For example, in May alone, a birder from the Mansfield area located at least 12 Dickcissels in six different locations, including a bird singing from a willow, near cattails, and close to the Mansfield airport - not typical habitat for these birds.
I looked at the 1991 map depicting Dickcissel records in the Ohio Breeding Bird Atlas. There are virtually no dots (records) in the eastern half of the state. Most Dickcissel sightings and nestings occur close to the Indiana border, and stretch east for a few counties, but normally don’t extend east to our area. Having said that, it is important to note that there have been “invasions” of Dickcissels during some years in the past. Bruce Peterjohn relates that history in The Birds of Ohio, second edition, 2001. “Between 1932 and 1934 a single field supported 150 in Lucas County and 50 near Newark, and between 1983 and 1988 at least 100 were found in a single Butler County field. A later invasion came in 1995 when there were 75-100 in the northwestern counties.”
Even when there are these huge numbers of Dickcissels present, most of them are west of us. Having many reports from Wayne and Holmes counties is quite unusual. If you are interested in looking for Dickcissels, try driving or biking along the rural roads in agricultural areas, especially where there are hay fields and pastures. Once you learn the distinctive song, it is easy to locate a singing male anywhere near the road. I heard my first one for the Holmes County Trail on June 13, while biking north of Millersburg.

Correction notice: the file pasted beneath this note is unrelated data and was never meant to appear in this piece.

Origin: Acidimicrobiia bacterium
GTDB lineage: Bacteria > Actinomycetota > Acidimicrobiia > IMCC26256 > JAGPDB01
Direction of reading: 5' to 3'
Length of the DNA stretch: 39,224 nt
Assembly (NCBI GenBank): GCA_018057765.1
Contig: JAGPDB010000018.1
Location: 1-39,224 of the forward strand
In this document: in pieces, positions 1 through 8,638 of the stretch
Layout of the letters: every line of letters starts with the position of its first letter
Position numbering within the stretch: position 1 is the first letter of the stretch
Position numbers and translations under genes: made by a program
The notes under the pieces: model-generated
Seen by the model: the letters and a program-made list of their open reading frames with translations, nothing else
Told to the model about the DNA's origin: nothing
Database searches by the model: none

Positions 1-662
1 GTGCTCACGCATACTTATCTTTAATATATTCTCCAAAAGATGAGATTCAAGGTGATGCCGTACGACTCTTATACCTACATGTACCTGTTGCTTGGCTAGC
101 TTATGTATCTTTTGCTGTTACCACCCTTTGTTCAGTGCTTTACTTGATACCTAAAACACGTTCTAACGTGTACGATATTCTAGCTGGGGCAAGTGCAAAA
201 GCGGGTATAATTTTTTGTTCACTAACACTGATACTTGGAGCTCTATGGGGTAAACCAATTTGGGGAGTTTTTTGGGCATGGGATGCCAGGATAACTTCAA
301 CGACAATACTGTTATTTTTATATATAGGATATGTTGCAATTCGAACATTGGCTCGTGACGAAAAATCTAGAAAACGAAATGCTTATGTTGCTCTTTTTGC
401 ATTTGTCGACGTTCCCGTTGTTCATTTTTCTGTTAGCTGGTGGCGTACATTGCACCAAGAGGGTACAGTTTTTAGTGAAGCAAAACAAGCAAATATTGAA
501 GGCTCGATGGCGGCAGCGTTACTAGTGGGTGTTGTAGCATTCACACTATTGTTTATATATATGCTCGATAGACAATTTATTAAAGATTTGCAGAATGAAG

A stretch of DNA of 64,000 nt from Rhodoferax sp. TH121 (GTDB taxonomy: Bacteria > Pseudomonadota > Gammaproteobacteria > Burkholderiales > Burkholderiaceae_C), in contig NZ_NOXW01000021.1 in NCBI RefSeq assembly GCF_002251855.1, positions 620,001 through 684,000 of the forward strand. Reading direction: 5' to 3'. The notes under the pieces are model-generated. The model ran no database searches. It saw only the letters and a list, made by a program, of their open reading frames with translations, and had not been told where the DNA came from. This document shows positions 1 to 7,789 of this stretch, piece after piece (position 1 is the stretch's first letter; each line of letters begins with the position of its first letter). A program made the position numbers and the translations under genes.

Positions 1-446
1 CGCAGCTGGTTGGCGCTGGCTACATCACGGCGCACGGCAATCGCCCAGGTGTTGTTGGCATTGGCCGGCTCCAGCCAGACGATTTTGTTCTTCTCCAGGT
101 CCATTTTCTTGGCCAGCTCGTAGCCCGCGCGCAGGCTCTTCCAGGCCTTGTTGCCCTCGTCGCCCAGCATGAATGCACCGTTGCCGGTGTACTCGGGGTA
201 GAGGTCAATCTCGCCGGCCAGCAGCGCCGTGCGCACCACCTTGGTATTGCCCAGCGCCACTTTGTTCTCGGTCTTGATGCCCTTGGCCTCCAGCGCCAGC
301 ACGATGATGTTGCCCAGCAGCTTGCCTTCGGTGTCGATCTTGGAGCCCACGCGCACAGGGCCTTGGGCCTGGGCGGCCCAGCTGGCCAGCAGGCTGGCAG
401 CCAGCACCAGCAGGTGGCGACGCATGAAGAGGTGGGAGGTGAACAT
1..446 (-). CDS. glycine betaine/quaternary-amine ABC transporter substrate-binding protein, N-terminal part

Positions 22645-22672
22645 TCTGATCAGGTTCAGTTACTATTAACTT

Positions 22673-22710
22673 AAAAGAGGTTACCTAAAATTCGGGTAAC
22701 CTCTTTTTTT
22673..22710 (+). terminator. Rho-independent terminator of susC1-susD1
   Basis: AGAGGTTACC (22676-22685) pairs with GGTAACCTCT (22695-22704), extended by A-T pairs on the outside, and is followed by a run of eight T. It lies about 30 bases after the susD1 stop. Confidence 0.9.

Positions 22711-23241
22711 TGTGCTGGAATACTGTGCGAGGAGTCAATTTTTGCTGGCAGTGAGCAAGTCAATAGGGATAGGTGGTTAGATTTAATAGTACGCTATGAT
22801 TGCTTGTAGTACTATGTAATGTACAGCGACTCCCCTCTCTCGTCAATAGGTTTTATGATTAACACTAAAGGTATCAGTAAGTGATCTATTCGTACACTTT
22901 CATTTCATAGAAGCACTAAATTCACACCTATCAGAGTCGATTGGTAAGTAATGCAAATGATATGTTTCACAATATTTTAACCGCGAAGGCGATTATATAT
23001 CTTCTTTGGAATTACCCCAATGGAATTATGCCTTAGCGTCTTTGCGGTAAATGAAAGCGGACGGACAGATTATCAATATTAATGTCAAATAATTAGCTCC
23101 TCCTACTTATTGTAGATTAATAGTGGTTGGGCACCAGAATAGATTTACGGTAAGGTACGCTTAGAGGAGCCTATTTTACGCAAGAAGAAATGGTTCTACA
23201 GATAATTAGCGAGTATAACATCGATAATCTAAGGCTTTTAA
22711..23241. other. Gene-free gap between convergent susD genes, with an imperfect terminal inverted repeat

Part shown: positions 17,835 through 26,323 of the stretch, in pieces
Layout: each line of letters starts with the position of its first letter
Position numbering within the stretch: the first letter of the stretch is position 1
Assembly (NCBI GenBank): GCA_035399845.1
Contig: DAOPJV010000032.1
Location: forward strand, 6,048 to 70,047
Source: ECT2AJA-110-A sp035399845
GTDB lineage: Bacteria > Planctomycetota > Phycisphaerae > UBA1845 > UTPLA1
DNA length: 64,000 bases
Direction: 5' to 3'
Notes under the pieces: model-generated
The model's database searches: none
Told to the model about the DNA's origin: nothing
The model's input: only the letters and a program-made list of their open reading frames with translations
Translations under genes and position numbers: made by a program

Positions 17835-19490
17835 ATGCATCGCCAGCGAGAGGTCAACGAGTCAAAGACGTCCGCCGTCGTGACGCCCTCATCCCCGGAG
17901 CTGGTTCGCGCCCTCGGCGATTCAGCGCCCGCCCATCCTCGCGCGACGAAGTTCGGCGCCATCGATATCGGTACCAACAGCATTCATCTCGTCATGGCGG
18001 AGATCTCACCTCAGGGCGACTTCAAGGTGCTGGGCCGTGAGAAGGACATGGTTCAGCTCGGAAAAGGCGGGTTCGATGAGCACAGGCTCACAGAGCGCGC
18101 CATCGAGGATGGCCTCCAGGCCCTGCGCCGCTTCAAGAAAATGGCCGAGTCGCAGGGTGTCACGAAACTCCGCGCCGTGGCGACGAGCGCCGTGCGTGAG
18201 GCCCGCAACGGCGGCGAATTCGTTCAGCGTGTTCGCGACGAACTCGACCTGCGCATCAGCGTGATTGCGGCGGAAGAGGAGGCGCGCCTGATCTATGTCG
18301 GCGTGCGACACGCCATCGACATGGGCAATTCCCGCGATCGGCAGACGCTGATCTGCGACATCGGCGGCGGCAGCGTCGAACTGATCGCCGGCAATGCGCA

History shows that even when there are large numbers of Dickcissels one year, the following year they may not be back. This may have a lot to do with conditions on their wintering grounds. From the breeding grounds in the central part of the U.S., Dickcissels migrate or winter in Mexico, through Central America and into the northern tier of countries in South America (Neotropical Migratory Birds, DeGraaf and Rappole, 1995). Some Dickcissels remain in the eastern part of our country during the winter, where they often associate with House Sparrows at feeders.
Published: June 11, 2012